Other prior systems use an intermixing of fibers in a fiber optic bundle or cable so as to create a unique "fingerprint" of the output pattern. Fiber optics are highly advantageous since they provide high immunity to environment inputs such asmoisture and electrical interference, do not create a conductive path, and do not require two conductors to create a circuit. However, prior systems are complex and costly because they require multiple receiving detectors, apertures, and lenses to readthe optic pattern.

Other fiber optics systems use a visual light or infrared signal that is operated by a random number sequence. However, the number of alternatives is neither very high nor very random, because it is very difficult to create a high number ofcodes in a small tag. As a result, the "random" number can be easily analyzed and replicated, and a pattern can be ascertained and duplicated, to defeat the system.

Examples of conventional signpost, tag and receiver monitoring, tracking and locating systems include the following:

U.S. Pat. No. 6,420,971 discloses an electronic seal that has a housing and a closure member operable with the housing to form a seal. The electronic seal has a core and a sensor assembly for detecting tampering. The core is a fiber opticcable, and the sensor assembly includes an integrity sensor having an optical source and an optical detector.

U.S. Pat. No. 6,624,760 discloses a low-cost monitoring system that has an extremely low power consumption which allows remote operation of an electronic sensor platform (ESP) for a long period. The monitoring system provides authenticatedmessage traffic over a wireless network and utilizes state-of-health and tamper sensors to ensure that the ESP is secure and undamaged. The system has a robust ESP housing suitable for use in radiation environments. With one base station (a hostcomputer and an interrogator transceiver), multiple ESP's can be controlled at a single monitoring site.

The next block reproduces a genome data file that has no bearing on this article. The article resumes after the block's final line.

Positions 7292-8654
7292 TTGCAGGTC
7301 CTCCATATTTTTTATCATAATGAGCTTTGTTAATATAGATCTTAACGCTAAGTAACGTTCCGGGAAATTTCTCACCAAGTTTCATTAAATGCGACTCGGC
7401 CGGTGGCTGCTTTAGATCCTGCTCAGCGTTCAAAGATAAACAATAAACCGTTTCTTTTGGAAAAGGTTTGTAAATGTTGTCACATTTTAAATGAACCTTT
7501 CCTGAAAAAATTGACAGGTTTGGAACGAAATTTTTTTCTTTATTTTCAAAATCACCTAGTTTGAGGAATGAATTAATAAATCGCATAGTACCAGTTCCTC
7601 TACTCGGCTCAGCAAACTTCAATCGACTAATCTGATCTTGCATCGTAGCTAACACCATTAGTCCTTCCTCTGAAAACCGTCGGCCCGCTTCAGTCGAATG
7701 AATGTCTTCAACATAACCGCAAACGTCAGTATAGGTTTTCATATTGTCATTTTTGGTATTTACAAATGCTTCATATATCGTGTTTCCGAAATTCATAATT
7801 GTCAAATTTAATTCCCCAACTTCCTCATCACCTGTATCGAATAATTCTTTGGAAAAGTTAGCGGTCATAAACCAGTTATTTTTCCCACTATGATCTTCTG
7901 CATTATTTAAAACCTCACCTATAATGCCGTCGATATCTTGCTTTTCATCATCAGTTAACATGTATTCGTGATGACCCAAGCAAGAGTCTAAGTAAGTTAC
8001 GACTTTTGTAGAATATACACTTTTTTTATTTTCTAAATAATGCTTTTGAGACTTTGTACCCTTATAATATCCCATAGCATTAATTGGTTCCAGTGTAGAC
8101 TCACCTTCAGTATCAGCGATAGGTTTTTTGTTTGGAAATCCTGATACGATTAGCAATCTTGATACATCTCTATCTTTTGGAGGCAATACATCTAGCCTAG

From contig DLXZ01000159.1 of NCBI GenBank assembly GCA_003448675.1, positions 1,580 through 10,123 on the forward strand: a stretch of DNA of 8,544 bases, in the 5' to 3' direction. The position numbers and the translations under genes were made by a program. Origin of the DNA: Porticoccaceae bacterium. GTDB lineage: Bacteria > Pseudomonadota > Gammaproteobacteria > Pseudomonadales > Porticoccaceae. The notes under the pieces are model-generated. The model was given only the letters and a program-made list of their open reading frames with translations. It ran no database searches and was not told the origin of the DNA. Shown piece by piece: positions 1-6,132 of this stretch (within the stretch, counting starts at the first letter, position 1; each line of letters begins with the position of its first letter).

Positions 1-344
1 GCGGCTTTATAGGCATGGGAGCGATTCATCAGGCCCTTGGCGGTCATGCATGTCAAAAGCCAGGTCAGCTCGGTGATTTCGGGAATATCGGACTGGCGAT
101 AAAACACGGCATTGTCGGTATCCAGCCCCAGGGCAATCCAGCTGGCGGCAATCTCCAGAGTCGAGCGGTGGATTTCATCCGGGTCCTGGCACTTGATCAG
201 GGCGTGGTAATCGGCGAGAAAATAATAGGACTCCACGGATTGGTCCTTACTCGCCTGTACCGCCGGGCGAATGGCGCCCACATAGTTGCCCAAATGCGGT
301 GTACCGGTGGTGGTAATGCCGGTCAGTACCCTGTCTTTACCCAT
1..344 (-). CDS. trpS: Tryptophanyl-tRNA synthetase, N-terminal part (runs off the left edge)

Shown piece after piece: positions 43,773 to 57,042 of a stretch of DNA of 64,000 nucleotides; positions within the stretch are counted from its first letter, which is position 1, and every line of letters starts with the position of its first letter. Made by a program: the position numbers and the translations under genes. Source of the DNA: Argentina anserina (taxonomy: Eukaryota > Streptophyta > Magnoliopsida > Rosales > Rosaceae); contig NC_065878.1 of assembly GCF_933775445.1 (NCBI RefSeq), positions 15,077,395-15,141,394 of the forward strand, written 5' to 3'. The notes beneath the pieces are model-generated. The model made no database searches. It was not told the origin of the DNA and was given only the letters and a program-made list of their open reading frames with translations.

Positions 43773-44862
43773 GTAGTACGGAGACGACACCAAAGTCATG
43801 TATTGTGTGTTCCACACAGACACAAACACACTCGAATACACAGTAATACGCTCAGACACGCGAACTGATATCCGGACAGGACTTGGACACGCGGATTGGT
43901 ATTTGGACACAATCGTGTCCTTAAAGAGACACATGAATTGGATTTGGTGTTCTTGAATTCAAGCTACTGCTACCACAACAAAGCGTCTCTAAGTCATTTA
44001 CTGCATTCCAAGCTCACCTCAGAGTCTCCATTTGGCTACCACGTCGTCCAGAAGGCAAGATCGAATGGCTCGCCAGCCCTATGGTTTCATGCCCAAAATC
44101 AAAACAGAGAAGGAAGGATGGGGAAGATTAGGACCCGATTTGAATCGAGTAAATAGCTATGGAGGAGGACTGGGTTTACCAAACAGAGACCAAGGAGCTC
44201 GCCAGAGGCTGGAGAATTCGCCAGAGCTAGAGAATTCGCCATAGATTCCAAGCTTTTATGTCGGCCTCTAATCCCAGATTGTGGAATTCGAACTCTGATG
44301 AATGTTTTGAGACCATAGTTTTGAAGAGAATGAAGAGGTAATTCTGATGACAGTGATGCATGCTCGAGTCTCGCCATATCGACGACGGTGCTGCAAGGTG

U.S. Pat. No. 5,646,592 discloses a simple trip-wire or magnetic circuit for a shipping container. The trip-wire or magnetic circuit provides continuity, which is detected electrically. If the continuity is interrupted by a forced entry ofthe container, electrical detection means, such as a radio-frequency-identification (RFID) tag, will alert a monitoring station. Also a magnetic circuit and a detection device (RFID tag) can be embedded into a shipping article during manufacturing. TheRFID tag would communicate with an interrogator unit, which can be connected to a host computer. The interrogator and/or the host computer would then monitor the shipping container's status (opened or closed).

U.S. Pat. No. 4,523,186 discloses a seal system for materials, which indicates changes in environmental conditions that evidence attempts to bypass the seal. The seal system includes a detector for reading an optical signal transmitted througha loop, and one or more additional detectors for detecting environmental changes. These detectors are operatively associated with the seal so that detection of a break in the optical signal or detection of environmental changes will cause an observablechange in the seal.